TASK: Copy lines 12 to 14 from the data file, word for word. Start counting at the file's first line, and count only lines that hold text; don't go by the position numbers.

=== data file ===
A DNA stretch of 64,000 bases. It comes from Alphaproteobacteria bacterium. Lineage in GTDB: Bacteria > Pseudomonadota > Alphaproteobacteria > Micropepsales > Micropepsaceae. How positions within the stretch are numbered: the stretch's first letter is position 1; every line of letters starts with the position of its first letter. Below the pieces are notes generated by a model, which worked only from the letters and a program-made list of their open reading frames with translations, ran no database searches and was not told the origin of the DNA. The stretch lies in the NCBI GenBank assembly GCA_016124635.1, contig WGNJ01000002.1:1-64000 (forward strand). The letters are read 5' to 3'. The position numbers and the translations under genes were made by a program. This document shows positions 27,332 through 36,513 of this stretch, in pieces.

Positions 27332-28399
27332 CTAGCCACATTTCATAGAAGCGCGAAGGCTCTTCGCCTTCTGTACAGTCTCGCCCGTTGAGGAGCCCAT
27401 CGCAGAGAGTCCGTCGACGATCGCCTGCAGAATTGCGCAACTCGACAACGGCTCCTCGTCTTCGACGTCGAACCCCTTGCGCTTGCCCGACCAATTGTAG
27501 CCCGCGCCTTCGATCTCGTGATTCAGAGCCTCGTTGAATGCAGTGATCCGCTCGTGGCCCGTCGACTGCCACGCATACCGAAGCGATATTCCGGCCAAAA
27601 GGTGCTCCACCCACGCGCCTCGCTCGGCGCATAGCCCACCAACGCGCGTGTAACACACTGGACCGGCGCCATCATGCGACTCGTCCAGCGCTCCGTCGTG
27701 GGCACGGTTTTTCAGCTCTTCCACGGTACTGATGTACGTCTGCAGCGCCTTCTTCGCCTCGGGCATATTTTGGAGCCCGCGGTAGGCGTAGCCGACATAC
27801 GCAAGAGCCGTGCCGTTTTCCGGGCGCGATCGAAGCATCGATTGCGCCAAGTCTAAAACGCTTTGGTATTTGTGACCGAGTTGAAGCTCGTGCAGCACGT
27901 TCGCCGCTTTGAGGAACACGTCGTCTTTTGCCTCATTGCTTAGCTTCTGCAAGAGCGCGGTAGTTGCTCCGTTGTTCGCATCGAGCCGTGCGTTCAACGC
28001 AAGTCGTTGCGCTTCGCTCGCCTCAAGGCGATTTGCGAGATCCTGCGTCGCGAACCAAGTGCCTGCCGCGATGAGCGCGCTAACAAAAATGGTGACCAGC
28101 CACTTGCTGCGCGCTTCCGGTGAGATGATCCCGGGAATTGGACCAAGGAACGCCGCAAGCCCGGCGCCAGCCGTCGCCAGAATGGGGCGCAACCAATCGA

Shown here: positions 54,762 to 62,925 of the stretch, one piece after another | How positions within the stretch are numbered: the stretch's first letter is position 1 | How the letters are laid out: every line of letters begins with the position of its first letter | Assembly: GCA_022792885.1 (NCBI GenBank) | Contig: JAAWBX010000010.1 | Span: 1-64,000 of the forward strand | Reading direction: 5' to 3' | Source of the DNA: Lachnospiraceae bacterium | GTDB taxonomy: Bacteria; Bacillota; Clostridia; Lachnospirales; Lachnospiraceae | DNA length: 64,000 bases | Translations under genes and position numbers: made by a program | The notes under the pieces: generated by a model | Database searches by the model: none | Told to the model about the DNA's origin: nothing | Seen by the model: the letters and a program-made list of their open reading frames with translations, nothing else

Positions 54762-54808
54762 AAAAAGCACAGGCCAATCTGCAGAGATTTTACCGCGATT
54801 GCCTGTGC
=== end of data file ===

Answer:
Shown here: positions 54,762 to 62,925 of the stretch, one piece after another | How positions within the stretch are numbered: the stretch's first letter is position 1 | How the letters are laid out: every line of letters begins with the position of its first letter | Assembly: GCA_022792885.1 (NCBI GenBank) | Contig: JAAWBX010000010.1 | Span: 1-64,000 of the forward strand | Reading direction: 5' to 3' | Source of the DNA: Lachnospiraceae bacterium | GTDB taxonomy: Bacteria; Bacillota; Clostridia; Lachnospirales; Lachnospiraceae | DNA length: 64,000 bases | Translations under genes and position numbers: made by a program | The notes under the pieces: generated by a model | Database searches by the model: none | Told to the model about the DNA's origin: nothing | Seen by the model: the letters and a program-made list of their open reading frames with translations, nothing else

Positions 54762-54808
54762 AAAAAGCACAGGCCAATCTGCAGAGATTTTACCGCGATT